Grassroot and diaspora contributions have helped the Citizens Coalition for Change (CCC) party make inroads in its campaign ahead of the by-elections in Insiza and Matobo, CITE has learnt.
The by-elections for Wards 2 Insiza and 4 Matobo will be held on 22 October with CCC hoping to replicate its recent success in the Bulilima by-elections where the opposition won two of the three vacant seats.
Kucaca Phulu, Nkulumane Member of Parliament, who has been deployed to Matobo to campaign for CCC, acknowledged the importance of contributions from well-wishers, primarily those living abroad, in helping the party carry out its ground operations.
“These contributions are a good starting point and as a testimony, these contributions have assisted in encouraging people to register,” he said during a Twitter spaces discussion hosted by CCC members based in the diaspora Monday evening on the by-election’s preparations for Insiza and Matobo.
“I have been deployed in Matobo and being on the ground we get a lot of assistance from people. This past weekend on Saturday, we had a good lunch from a local who slaughtered four chickens. We have gone to different places and the reception has been so warm as we do the campaign work.”
While emphasizing the need for resources during elections, Phulu said CCC recognised the work accomplished by campaign teams through contributions.
“As an individual and leader, we are missing out on quite a lot on the development of the country because we are failing to harvest ideas and contribution of the diaspora and these by-elections are highlighting that,” he said.
“Well-wishers might not see it, or think they are just contributing money but certainly are making a powerful point that the Zimbabwean community, ideas and future and shape of our destiny, should be influenced or coloured by the contributions of our diaspora.”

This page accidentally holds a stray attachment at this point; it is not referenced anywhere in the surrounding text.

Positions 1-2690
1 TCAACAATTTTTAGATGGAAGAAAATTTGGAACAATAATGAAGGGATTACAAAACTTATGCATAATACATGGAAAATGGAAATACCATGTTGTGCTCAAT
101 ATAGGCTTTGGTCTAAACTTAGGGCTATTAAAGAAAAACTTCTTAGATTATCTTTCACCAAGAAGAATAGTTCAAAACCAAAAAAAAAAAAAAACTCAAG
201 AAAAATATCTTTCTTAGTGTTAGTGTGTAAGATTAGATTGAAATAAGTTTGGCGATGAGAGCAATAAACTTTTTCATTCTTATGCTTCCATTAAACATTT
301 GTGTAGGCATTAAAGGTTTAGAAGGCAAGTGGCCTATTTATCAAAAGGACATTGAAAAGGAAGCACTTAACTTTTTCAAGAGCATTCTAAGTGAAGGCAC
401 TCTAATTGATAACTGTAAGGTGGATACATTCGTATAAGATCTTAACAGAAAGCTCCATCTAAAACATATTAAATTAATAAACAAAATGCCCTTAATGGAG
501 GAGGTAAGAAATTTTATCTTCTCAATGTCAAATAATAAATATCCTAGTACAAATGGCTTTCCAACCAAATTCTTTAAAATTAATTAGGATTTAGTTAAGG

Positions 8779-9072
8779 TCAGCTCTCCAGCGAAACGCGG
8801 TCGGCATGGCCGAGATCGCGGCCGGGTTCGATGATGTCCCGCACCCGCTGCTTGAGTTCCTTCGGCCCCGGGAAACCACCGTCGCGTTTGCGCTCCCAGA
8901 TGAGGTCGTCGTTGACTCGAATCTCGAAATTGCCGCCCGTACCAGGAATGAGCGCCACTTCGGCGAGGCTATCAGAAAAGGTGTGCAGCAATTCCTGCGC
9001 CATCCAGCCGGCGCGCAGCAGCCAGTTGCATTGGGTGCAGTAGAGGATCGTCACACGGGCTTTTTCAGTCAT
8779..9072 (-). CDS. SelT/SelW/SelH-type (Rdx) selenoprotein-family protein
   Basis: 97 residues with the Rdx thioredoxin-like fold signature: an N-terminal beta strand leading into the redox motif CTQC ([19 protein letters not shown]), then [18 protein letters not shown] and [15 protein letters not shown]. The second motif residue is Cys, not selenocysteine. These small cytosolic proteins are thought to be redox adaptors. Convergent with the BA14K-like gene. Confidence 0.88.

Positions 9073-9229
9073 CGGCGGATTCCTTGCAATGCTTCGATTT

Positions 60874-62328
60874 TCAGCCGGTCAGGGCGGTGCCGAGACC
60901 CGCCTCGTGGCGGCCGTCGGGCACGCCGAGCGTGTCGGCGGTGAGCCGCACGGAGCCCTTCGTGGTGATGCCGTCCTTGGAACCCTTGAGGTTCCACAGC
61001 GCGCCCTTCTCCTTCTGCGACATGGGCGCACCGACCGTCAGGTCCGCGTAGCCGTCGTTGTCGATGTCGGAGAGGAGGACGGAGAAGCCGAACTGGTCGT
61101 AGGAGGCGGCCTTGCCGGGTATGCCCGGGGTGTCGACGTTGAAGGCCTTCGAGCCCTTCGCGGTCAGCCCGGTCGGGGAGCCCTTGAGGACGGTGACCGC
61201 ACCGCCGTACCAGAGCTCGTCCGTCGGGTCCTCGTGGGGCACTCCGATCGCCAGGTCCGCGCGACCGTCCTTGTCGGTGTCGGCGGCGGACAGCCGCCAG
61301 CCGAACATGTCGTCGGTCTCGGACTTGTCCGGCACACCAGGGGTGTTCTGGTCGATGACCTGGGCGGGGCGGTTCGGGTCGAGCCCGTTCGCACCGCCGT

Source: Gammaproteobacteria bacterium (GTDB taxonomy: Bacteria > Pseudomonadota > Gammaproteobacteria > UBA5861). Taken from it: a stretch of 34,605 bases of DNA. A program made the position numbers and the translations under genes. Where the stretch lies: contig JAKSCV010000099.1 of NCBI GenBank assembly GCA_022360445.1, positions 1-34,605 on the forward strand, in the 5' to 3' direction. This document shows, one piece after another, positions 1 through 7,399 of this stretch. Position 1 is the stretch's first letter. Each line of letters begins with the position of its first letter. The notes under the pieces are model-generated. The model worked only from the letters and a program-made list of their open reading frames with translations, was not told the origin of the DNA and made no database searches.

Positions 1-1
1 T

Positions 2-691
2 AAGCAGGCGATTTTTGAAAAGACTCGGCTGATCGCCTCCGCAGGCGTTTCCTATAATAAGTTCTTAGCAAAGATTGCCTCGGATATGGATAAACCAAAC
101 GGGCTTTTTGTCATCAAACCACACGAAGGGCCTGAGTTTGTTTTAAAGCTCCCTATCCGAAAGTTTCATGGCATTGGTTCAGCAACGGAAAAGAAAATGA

The legislator noted that resources aided a political party’s visibility, as people in rural areas needed regalia and pamphlets.
“In Matobo we had quite a number of fliers with local issues, thanks to such platforms. People need visibility and to see their leaders on the ground, especially where there is intimidation and a lot of political play,” Phulu said.
“Remember some people like Graydon Phiri were arrested (in Sun Yat Sen) and tear gas was also fired at Legion Mine. But when people see party leaders returning to the ground without having run away and appearing in their homes with confidence it also inspires confidence to continue with their work.”
Phulu acknowledged that the CCC would not have reached far without such donations from well-wishers, therefore it would “definitely take the problem of the diaspora vote and engagement in local matters very seriously.”
“As a party, CCC is going to have a unique people-based philosophy that recognises diaspora not only in terms of mimicking, mouthing or window dressing,” he said.
Ilos Nyoni, a member of parliament for Bulawayo East who was also stationed in Matobo for campaign purposes, concurred that CCC’s visibility was crucial.
Until election day, he stated, “CCC must be seen on the ground and must be there virtually every day.”
“The victory in Bulilima inspired us, and we look forward to victories in Insiza and Matobo.”
Campaign workers needed to reassure rural voters that their vote was private, according to Nyoni.
“People are worried about being watched by Zanu PF, but we urge them to go vote and cast their ballots without hesitation,” claiming that Zanu PF was lying to the populace in Ward 16 Bulilima about their ability to see who they had voted for.
“In resettlement areas, people were also afraid that they would be evicted from their homes if they voted for CCC. We tried to dispel such and assured them nothing will happen by voting for CCC.”
However, the lawmaker cautioned that the ruling party might use force in certain wards where by-elections will be held.
“Having lost two wards in Bulilima, there might be an increase in violence and intimidation. This must be highlighted to the whole world that the ruling party uses violent means to campaign. Zanu also does vote buying because a few days before voting in Bulilima, a cow was slaughtered and beer was bought. People were called to come and feast by Zanu PF, which claimed it was celebrating a win in advance,” Nyoni said.
“Our message to people is you can go there to feast but come elections, go vote for us because no one will see where you cast your vote.”